Want to reduce your risk of cognitive decline? Mix and match these lifestyle habits recommended by the Alzheimer’s Association to give your mind and body a boost. It’s never too late—or too early—to adopt healthy habits and give your brain some TLC.
Incorporate cardio workouts. Research suggests a connection between physical activity and a reduced risk of cognitive decline. So get your heart pumping with cardio workouts to increase blood flow to your brain and throughout your body.
Take a class. Formal education can decrease your risk for cognitive decline and dementia. So keep yourself mentally stimulated by taking a class at a local university or even online.
Put that cigarette out. There’s evidence that smoking ups your risk of cognitive decline. When you quit, your risk lowers to levels similar to those who haven’t smoked.
Monitor your heart health. Risk factors for cardiovascular disease and stroke, such as obesity, high blood pressure and diabetes, have been proven to negatively influence your cognitive health. When you take care of your heart, you’re taking care of your brain as a result.
Protect your head. Brain injuries heighten your risk of cognitive decline and dementia. As such, be sure to protect your head, whether that means wearing a helmet when riding a bike, using your seat belt or working to prevent falls.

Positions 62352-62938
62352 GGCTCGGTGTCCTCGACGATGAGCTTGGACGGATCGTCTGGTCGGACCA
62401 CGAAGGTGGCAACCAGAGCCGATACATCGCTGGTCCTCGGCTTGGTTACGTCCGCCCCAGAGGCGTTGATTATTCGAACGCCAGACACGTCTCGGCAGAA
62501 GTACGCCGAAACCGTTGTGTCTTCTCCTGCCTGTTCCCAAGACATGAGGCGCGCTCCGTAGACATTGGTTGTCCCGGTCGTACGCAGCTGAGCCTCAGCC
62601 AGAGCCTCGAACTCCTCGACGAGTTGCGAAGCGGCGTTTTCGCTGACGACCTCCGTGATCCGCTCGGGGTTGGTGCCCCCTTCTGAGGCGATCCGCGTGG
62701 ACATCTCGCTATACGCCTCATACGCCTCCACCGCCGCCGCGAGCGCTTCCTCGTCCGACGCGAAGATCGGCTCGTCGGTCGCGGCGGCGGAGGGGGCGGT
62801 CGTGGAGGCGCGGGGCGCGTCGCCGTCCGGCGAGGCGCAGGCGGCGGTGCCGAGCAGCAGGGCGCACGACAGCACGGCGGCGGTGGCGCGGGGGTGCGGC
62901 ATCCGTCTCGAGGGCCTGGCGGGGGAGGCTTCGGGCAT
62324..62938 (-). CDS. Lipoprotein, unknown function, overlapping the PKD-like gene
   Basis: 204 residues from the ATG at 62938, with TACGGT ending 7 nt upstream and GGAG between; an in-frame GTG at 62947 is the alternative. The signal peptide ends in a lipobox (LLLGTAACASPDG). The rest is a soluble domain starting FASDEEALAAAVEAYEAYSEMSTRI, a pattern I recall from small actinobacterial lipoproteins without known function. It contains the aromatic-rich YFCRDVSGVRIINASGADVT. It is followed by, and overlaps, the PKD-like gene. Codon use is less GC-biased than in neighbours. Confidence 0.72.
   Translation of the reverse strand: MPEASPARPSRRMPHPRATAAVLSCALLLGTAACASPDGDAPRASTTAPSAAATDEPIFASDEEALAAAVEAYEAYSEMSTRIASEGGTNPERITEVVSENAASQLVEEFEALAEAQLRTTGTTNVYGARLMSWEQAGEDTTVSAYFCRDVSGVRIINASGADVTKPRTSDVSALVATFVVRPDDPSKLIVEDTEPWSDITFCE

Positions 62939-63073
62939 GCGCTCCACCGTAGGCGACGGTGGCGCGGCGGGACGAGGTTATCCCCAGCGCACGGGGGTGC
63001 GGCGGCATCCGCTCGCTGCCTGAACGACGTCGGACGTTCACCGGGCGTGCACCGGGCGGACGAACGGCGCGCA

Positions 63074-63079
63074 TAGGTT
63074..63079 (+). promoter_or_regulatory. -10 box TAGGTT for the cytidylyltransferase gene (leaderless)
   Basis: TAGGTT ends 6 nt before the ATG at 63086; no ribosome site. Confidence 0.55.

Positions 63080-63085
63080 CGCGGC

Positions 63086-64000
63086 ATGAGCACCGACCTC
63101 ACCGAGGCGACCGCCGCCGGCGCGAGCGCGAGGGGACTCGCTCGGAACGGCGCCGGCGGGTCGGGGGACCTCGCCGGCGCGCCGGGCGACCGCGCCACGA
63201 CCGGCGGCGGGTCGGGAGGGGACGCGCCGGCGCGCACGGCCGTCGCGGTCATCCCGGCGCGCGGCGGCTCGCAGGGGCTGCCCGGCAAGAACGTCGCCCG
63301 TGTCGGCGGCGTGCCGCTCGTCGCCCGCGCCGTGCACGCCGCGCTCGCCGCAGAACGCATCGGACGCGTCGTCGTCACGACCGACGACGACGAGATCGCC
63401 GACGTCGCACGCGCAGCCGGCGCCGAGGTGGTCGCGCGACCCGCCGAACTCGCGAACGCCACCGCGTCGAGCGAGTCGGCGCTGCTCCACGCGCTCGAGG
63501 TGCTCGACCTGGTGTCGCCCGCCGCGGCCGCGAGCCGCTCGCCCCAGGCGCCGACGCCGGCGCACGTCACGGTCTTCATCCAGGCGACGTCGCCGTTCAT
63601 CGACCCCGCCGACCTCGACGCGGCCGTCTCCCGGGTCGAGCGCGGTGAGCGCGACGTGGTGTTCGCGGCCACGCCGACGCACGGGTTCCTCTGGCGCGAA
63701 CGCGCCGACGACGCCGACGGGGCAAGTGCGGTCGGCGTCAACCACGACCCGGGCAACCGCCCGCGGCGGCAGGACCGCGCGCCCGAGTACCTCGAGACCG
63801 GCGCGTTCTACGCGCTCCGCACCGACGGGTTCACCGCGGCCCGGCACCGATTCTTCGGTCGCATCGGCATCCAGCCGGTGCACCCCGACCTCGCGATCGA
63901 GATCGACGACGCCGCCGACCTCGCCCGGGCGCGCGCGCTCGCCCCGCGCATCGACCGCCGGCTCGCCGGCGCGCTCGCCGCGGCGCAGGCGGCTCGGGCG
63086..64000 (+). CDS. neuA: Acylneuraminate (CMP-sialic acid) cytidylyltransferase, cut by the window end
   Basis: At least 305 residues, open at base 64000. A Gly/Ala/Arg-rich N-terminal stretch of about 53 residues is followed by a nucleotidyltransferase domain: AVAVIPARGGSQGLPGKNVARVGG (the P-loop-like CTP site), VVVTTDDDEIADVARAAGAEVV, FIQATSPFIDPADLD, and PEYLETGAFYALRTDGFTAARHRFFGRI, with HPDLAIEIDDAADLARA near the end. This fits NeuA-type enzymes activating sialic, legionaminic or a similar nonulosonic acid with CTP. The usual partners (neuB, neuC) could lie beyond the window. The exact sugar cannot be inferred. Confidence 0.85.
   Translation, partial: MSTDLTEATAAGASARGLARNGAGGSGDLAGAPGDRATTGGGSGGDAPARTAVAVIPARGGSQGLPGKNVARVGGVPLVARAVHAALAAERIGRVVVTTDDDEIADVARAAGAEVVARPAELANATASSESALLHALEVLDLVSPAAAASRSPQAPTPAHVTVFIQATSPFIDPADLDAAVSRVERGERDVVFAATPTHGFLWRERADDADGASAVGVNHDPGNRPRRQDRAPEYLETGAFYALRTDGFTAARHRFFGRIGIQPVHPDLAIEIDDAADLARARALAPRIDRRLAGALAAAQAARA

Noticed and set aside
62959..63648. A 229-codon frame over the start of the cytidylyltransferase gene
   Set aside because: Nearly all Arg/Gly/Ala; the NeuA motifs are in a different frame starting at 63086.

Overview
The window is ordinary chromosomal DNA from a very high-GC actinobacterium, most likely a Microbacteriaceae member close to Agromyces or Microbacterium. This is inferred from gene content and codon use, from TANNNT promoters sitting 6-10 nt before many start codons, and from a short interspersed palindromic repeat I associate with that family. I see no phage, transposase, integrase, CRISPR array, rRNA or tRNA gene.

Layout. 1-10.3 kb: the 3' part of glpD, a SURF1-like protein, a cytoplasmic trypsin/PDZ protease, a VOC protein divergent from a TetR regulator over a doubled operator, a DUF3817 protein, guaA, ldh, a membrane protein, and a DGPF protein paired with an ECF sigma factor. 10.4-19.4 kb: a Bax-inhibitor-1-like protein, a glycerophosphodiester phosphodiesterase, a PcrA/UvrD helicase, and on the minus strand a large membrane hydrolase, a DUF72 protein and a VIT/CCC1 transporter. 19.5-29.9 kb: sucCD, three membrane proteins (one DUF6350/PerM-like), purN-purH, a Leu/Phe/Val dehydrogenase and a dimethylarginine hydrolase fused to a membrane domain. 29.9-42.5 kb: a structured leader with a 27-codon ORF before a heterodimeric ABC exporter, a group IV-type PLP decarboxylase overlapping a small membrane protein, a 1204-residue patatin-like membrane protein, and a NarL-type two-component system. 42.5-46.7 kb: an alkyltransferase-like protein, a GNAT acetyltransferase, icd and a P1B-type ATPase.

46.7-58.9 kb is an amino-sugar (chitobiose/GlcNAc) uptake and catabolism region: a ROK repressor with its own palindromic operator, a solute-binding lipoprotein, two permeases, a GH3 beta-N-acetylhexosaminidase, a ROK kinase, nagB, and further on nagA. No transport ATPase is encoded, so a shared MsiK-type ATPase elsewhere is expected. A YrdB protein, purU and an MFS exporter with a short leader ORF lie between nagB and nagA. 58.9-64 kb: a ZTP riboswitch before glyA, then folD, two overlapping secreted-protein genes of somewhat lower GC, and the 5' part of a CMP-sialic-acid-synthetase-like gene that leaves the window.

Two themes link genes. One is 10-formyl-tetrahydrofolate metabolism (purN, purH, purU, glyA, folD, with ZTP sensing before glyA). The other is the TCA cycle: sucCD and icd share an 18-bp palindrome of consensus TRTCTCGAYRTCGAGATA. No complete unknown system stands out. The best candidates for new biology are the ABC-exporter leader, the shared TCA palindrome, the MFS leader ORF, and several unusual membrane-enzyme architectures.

Eat a healthy, well-balanced diet. A low-fat diet with plenty of vegetables and fruit can aide your efforts to reduce your cognitive decline risk. There isn’t much research around diet and its effects on cognitive function, but certain diets may at least contribute to risk reduction.
Get enough sleep. Your memory and ability to think clearly are directly linked to the amount of sleep you get each night. Do your best to keep a regular sleep schedule.
Manage stress and your mental health. There are existing studies that associate a history of depression with cognitive decline, so it’s crucial to seek medical treatment if you have symptoms of depression or anxiety. It’s also important to adequately manage stress to keep your mind clear.
Stay socially engaged. Participating in social activities supports your brain health, so find ways to be socially engaged that are meaningful to you. That may entail volunteering within your community, or simply doing things with friends and family.
Challenge yourself. Keep your mind sharp by doing things that challenge you. Work on a jigsaw puzzle, play games like bridge or complete a Sudoku. Challenging your brain in these ways may have both short- and long-term benefits.